Glasmine 43 anti-personnel mine
History, technical sheet and photo
Glasmine 43 anti-personnel mine history
The metal costing more and more expensive and most of the mines can be detected by the detectors of the demining teams, the Germans want to kill two birds with one stone while developing during the Second World War a mine whose structure is made of glass.
The German engineers developed “Glasmine 43”, an anti-personnel glass mine available since 1944. The first models are equipped with mechanical detonators and the following models receive chemical detonators, limiting a little more the possibilities of detection. In addition, the internal components are made from wood or cardboard.
In detail, Glasmine 43 consists of a glass jar that can hold a 200 gram explosive bread type SprendKörper 28 on which a lighter is placed. A rupture plate and a fractionation plate are placed over the igniter. A pressure of 8 to 10 kg on the latter breaks the breaking plate and crushes the igniter’s head, triggering the detonator and the explosive charge.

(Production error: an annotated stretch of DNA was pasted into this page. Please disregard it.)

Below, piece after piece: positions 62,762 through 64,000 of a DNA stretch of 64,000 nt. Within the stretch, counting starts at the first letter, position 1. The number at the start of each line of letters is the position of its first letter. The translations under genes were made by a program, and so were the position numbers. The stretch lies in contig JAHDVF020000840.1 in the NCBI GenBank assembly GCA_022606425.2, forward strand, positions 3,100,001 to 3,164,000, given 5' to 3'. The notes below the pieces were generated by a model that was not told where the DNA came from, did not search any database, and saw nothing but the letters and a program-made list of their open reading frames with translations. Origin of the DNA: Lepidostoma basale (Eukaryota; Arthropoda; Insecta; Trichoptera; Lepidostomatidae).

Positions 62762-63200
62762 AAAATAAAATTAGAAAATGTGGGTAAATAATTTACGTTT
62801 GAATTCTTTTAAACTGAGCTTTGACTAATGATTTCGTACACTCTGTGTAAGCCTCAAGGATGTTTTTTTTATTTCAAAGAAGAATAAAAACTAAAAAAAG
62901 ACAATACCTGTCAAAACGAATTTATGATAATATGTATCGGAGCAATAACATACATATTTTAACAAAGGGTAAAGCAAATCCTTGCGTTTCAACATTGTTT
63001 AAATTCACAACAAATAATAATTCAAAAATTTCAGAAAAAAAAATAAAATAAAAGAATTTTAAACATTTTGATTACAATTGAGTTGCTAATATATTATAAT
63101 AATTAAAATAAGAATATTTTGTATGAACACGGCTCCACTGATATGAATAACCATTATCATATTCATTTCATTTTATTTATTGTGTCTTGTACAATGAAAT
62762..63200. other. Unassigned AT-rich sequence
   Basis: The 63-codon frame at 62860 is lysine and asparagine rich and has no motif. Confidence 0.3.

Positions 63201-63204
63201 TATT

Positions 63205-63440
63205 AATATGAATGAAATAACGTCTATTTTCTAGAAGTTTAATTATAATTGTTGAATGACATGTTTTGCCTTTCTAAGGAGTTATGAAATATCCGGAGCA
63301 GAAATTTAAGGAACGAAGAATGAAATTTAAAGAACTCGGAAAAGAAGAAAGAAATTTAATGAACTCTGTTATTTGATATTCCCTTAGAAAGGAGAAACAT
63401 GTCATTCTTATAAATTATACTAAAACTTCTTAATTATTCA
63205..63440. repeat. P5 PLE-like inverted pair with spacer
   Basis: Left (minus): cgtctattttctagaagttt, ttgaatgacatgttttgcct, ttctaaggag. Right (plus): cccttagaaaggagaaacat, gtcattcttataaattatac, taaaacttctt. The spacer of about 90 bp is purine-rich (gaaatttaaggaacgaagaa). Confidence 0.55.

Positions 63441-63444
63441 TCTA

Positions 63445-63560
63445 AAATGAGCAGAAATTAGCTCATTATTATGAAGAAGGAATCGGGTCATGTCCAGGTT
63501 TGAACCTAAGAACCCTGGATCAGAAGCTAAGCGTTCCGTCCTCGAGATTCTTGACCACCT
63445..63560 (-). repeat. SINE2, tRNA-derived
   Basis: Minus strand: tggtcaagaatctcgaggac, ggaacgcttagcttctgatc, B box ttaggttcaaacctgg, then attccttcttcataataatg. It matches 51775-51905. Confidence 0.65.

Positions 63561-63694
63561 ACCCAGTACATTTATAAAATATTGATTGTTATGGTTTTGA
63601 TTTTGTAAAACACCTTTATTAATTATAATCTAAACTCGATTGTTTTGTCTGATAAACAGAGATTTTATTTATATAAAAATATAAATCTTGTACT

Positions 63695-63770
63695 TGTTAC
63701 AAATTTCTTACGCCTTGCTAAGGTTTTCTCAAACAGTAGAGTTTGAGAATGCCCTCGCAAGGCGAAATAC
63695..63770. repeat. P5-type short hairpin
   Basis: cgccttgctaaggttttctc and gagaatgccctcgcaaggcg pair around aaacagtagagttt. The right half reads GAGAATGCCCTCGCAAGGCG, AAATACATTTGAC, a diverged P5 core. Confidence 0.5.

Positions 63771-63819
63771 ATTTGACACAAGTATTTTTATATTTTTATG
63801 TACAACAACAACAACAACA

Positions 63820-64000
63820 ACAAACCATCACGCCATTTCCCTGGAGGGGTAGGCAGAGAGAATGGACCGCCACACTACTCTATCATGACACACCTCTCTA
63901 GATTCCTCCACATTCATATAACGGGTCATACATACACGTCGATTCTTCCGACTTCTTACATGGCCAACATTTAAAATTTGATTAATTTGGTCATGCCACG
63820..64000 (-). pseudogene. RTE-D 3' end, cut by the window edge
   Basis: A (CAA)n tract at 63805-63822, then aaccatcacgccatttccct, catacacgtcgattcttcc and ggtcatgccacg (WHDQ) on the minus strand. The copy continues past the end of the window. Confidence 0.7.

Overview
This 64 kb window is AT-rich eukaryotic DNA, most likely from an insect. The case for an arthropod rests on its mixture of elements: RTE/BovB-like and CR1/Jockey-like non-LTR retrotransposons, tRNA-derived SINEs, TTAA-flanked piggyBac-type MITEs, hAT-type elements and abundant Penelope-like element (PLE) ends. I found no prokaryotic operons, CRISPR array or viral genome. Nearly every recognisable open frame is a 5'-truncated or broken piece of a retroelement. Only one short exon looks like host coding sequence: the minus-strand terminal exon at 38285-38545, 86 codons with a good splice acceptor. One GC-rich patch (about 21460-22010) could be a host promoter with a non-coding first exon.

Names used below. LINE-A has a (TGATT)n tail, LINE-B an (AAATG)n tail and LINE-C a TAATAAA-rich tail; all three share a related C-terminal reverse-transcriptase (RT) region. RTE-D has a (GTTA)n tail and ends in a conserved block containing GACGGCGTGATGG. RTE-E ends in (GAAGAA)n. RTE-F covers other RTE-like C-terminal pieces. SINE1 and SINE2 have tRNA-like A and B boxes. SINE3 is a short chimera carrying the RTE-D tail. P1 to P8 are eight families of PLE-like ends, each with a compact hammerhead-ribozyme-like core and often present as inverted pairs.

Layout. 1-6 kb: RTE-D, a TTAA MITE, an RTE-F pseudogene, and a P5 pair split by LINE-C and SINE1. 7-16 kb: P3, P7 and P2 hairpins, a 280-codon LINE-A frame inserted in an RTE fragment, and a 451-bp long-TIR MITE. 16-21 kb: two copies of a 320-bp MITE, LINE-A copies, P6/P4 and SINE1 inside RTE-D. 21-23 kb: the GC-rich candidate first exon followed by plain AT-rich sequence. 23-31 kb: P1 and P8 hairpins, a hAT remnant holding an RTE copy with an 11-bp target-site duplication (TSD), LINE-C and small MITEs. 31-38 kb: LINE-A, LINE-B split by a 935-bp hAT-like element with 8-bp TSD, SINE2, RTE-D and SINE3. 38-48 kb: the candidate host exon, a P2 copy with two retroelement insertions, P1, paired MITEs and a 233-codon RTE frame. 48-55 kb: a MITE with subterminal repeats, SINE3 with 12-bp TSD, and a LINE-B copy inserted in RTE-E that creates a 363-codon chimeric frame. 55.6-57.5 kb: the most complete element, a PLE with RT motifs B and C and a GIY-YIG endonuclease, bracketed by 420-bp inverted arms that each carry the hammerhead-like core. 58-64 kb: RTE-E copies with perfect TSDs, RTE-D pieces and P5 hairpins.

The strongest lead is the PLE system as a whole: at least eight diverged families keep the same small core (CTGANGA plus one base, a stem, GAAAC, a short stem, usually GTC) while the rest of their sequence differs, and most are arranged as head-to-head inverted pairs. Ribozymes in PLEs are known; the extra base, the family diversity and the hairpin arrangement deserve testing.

At the end of the Second World War, many Glasminen 43 are still buried on the battlefields and today many of them have still not been neutralized. Today, demining of Glasminen is still underway in the Eifel National Park in Germany, north-east of the Belgian border.
Glasmine 43 anti-personnel mine specification
Denomination: Glasmine 43 (f)
Number produced (1944-1945) : 11 million
Type of mine: anti-personnel
Operating system: percussion cap (reaction from 8 or 10 kg depending on the specimens)
Explosive: 200 g of TNT
Height: 10,6 cm
Base diameter: 11,43 cm
Top diameter: 15,24 cm